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BOOK REVIEW: Five Bells  

Posted by Scott Wilson

Title: Five Bells


Author: Gail Jones

Publisher: Random House

RRP: $29.95

ISBN: 9781864710601

Release Date: 01/02/11



Description:



An exquisite and moving new novel from this master storyteller.

DESCRIPTION OF BOOK

On a radiant day in Sydney, four adults converge on Circular Quay, site of the iconic Opera House and the Sydney Harbour Bridge. Crowds of tourists mix with the locals, enjoying the glorious surroundings and the play of light on water.



But each of the four carries a complicated history from elsewhere; each is haunted by past intimacies, secrets and guilt: Ellie is preoccupied by her sexual experiences as a girl, James by a tragedy for which he feels responsible, Catherine by the loss of her beloved brother in Dublin and Pei Xing by her imprisonment during China's Cultural Revolution.



Told over the course of a single Saturday, Five Bells describes four lives which chime and resonate, sharing mysterious patterns and symbols. But it is a fifth person, a child, whose presence at the Quay haunts the day and who will overshadow everything that unfolds. By night-time, when Sydney is drenched in a rainstorm, each life has been transformed.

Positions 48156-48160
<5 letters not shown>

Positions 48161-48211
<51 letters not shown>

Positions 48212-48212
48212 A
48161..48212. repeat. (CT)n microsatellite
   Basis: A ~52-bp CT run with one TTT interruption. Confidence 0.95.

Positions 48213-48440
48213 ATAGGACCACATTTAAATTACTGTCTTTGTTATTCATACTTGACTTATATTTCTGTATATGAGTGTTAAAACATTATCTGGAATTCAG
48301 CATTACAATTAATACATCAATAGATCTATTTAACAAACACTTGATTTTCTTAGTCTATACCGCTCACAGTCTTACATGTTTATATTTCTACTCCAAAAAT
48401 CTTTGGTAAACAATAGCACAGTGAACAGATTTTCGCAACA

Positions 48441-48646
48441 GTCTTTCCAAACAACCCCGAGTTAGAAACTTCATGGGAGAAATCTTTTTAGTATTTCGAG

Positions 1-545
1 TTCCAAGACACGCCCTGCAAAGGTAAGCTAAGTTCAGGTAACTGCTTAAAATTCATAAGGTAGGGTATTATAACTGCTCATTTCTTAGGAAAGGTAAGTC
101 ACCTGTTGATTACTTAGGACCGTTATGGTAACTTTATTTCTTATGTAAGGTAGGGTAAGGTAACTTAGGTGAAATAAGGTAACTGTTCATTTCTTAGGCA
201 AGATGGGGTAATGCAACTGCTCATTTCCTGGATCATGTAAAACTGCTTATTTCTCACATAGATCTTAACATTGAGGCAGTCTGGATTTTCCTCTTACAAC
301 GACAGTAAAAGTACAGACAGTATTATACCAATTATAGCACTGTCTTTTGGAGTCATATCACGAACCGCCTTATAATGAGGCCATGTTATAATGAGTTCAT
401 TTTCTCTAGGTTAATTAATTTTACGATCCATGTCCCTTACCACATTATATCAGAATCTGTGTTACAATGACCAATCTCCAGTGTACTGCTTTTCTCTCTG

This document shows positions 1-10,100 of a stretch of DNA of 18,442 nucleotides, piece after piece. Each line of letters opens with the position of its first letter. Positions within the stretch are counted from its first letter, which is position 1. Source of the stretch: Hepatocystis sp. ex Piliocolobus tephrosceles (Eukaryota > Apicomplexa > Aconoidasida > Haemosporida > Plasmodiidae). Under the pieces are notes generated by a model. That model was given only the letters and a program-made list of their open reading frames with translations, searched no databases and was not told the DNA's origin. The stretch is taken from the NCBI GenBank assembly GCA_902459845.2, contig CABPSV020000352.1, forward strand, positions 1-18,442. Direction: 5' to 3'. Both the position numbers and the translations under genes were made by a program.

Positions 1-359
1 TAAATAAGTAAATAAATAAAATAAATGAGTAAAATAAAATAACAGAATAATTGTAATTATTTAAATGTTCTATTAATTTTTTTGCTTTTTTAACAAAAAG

Five Bells is a novel of singular beauty and power by one of Australia's most gifted novelists.

Review:



Five Bells is set in Sydney, Australia around the Circular Quay revolving around the lives of four individuals over one summer’s day. Like the author, all the characters are new to Sydney: one from China, one from Ireland, and two from Jones’ own Western Australia. Theirs are separate backgrounds, but the day’s circumstances draw their narrated experiences together, and the secrets, haunting experiences and travails of their earlier lives are revealed. Only two of the four characters know each other. After nearly 20 years, James and Ellie are planning to meet again. Both are nervous and curious to see the effect of time on each other; to gauge whether the unusually deep connection they shared as teenagers in a small West Australian town remains. Gradually, both of their back-stories emerge

Themes of memory (and forgetting) reverberate through Jones’ work. As she did in Sorry and Dreams of Speaking, small, intimate, private lives are connected in Five Bells to a larger, universal narrative. The tiny world of Pei Xing, living out her life quietly in suburban Bankstown, is connected, through her tragic family past as a victim of China’s Cultural Revolution, to the great movements in world history. Similarly, echoes of the Irish diaspora are there in the story of Catherine, living in solitary hope, a world away from the Dublin where she lost a beloved brother. Ellie and James, childhood lovers on the other side of the continent, reconnect on this fateful Saturday, but their connection is now as irrevocably fractured as it was cemented then.

This entry was posted on Friday, March 4, 2011 at 10:07 PM . You can follow any responses to this entry through the comments feed .

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